Clinical Study Basics

What is a clinical study?

A clinical study is a scientific study of a medicine to confirm whether the medicine is safe and effective for a particular disease or condition.

Why are clinical studies needed?

A new medicine cannot be approved for use in Australia / New Zealand without clinical study data demonstrating that the medicine is effective and safe for use in humans.

How are clinical studies approved?

Ethics committees, independent from the clinical study sponsor, review the clinical study procedures and decide if the clinical study is appropriate and conform to the Ethical Principles of the Declaration of Helsinki and to international Good Clinical Practice guidelines. These independent ethic committees operate according to the guidelines issued by the National Health and Medical Research Council.

Who is the Principal Investigator?

Each clinical study site is led by a doctor, identified as the Principal Investigator for the study. The doctor, with his/her team of nurses, pharmacists and other health care professions, is responsible for checking the health of the study participants at all stages of the study and completing the clinical study procedures according to the clinical study design.

What are the benefits from participation in a clinical study?

  • Gaining early access to new medicines not otherwise available
  • Obtaining clinical study medicine at no cost during the study
  • Receiving extensive medical care associated with the study
  • Contributing to the development of new medicines and new life-enhancing treatments

What are the risks from participation in a clinical study?

  • The participant may experience potential side effects from the study medicine
  • The study medicine may not work for the clinical study participant
  • The clinical study participant may receive the control medicine and not the test medicine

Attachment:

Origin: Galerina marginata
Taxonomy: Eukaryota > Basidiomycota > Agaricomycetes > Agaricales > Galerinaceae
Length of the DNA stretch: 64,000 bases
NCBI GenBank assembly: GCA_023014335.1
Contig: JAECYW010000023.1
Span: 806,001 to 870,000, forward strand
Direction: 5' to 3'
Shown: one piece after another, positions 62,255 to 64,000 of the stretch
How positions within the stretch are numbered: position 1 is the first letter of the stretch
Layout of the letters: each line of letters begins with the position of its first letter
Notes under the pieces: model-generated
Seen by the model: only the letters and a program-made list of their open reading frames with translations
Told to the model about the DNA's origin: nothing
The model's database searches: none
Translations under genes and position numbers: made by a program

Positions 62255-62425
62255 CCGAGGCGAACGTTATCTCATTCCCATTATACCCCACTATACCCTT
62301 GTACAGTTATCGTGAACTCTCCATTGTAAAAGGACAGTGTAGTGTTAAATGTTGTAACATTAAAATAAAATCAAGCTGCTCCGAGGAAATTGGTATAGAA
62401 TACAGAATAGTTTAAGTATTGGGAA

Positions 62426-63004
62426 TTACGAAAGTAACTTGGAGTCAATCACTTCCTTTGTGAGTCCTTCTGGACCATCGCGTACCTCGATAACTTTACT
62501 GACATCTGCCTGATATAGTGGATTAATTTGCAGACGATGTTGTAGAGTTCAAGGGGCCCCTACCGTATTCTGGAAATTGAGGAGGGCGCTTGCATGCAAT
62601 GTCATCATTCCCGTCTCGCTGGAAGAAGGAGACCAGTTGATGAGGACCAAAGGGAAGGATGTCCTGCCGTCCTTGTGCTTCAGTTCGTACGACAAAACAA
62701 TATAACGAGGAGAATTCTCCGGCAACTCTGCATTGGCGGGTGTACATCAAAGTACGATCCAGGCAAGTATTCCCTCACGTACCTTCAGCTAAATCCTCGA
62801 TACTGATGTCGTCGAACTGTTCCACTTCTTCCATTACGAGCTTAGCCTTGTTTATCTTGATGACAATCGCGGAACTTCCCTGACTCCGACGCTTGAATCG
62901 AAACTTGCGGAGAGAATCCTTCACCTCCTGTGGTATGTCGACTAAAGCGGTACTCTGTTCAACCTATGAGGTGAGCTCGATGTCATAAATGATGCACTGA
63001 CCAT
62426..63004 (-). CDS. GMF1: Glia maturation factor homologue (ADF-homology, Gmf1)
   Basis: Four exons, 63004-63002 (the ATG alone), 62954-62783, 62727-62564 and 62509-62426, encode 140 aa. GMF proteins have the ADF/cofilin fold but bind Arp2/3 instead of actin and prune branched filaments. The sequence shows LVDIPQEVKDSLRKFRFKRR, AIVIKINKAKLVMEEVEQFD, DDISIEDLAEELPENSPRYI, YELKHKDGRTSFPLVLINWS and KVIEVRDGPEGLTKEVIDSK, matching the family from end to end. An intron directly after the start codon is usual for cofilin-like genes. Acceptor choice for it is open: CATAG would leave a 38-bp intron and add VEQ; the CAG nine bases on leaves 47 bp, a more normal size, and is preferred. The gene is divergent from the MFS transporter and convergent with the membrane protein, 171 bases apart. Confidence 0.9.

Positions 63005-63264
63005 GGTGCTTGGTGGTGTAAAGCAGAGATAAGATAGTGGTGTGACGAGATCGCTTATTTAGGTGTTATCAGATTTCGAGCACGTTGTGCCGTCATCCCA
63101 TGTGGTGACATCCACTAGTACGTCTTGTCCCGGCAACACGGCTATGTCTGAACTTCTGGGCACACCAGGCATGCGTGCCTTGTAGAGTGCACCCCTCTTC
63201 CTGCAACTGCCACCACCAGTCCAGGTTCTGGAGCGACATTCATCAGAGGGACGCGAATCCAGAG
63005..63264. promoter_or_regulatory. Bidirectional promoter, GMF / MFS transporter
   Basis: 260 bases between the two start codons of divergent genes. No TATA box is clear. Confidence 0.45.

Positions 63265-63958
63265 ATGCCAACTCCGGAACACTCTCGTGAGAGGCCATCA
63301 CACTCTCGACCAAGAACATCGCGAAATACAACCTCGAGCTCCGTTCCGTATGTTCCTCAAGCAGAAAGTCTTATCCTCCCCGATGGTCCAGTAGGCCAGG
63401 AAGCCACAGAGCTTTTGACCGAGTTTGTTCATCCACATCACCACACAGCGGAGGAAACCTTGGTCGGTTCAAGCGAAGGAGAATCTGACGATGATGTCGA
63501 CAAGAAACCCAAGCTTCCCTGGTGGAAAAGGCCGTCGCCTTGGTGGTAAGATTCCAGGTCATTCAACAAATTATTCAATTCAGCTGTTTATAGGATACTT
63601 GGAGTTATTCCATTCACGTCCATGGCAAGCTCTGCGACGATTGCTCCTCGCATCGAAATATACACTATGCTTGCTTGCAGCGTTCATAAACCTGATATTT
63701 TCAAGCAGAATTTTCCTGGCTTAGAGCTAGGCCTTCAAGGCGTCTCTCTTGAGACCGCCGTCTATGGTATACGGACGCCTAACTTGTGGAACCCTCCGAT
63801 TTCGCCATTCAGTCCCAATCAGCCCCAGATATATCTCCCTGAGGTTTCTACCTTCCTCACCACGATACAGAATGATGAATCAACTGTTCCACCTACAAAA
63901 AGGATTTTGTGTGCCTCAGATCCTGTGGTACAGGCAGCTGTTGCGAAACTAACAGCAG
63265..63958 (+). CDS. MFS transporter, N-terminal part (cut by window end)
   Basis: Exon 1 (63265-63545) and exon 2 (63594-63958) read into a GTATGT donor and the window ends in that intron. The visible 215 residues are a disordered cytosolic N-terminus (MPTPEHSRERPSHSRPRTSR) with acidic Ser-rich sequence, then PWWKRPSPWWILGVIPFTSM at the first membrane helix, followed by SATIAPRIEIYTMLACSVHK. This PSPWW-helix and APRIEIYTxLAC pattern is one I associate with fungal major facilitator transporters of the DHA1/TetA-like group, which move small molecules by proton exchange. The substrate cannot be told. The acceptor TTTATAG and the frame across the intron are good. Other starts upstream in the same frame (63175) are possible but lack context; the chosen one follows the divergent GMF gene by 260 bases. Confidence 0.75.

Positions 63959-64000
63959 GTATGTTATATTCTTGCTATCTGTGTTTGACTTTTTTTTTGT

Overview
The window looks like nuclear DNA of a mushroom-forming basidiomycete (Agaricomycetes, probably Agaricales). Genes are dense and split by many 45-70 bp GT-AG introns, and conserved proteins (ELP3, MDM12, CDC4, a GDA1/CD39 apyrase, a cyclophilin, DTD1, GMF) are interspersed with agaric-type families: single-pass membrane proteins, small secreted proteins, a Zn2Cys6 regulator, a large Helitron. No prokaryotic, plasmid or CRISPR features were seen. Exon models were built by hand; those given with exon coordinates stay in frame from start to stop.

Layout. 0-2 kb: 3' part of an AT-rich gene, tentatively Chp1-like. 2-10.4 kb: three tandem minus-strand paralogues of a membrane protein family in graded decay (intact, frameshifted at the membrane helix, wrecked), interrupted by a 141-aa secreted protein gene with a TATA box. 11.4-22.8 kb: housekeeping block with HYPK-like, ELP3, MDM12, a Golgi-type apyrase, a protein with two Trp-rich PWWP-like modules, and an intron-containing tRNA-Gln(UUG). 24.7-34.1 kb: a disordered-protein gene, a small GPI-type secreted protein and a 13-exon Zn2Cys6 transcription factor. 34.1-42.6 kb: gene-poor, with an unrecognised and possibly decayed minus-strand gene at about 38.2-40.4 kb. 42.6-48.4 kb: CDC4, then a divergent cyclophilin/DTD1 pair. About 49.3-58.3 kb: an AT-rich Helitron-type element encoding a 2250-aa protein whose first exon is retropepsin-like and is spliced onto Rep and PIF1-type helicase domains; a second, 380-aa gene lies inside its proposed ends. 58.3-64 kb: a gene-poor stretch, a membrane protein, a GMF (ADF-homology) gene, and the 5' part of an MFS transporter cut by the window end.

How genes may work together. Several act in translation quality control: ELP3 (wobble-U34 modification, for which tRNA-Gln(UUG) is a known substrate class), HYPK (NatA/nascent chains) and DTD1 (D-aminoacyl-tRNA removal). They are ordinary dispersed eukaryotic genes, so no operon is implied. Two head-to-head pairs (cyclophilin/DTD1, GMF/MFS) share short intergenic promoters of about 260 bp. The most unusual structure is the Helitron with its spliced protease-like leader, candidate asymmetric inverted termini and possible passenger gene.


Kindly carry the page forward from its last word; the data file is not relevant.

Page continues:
How can a person participate in a clinical study?

A potential participant can contact a principal investigator to see if they qualify for the study.

After discussing the clinical study design with the principal investigator the study participant will receive a full written plain language explanation of the clinical study design. The written explanation will include information on, but not limited to:

  • Eligibility criteria
  • The possibility of receiving the new medicine or control medicine
  • Possible risks and benefits of the new medicine
  • The risks of any side-effects
  • The type, frequency and risks of any medical tests or procedures defined in the clinical study
  • The participants rights and responsibilities
  • The participant right to withdraw from a clinical study at any time, without consequence to ongoing medical care.

Only after careful consideration should a person provide written consent to participate in a clinical study.

What happens if side effects occur from taking a medicine in a clinical study?

By the time a medicine has been approved for use in a clinical study, it has already been tested extensively in laboratories for likely side effects or the medicine has already been used safely in humans. However, if unexpected side effects do occur, the participant or carer is asked to notify the principal investigator so appropriate care will be provided to the participant.

What happens with the results from clinical studies?

The results are evaluated for scientific validity of the benefits and risks of the new medicine. The results may also be published in medical journals and other relevant publication. All details of the participant's treatment and individual identity are kept confidential even when the results of the study are published.